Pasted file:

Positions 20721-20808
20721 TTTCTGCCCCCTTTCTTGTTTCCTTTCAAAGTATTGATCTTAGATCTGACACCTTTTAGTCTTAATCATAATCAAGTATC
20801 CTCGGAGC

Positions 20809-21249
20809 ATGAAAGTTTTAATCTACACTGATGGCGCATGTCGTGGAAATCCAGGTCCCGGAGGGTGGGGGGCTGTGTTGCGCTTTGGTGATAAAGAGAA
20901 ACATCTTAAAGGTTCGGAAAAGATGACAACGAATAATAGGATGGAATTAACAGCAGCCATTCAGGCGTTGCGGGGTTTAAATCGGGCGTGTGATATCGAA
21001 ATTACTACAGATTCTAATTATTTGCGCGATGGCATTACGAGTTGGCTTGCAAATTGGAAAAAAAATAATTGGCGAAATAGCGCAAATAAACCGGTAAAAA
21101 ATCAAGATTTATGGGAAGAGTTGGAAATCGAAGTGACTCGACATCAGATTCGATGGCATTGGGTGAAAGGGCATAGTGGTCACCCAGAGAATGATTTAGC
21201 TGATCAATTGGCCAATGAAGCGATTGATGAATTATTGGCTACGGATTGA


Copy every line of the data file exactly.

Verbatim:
Positions 20721-20808
20721 TTTCTGCCCCCTTTCTTGTTTCCTTTCAAAGTATTGATCTTAGATCTGACACCTTTTAGTCTTAATCATAATCAAGTATC
20801 CTCGGAGC

Positions 20809-21249
20809 ATGAAAGTTTTAATCTACACTGATGGCGCATGTCGTGGAAATCCAGGTCCCGGAGGGTGGGGGGCTGTGTTGCGCTTTGGTGATAAAGAGAA
20901 ACATCTTAAAGGTTCGGAAAAGATGACAACGAATAATAGGATGGAATTAACAGCAGCCATTCAGGCGTTGCGGGGTTTAAATCGGGCGTGTGATATCGAA
21001 ATTACTACAGATTCTAATTATTTGCGCGATGGCATTACGAGTTGGCTTGCAAATTGGAAAAAAAATAATTGGCGAAATAGCGCAAATAAACCGGTAAAAA
21101 ATCAAGATTTATGGGAAGAGTTGGAAATCGAAGTGACTCGACATCAGATTCGATGGCATTGGGTGAAAGGGCATAGTGGTCACCCAGAGAATGATTTAGC
21201 TGATCAATTGGCCAATGAAGCGATTGATGAATTATTGGCTACGGATTGA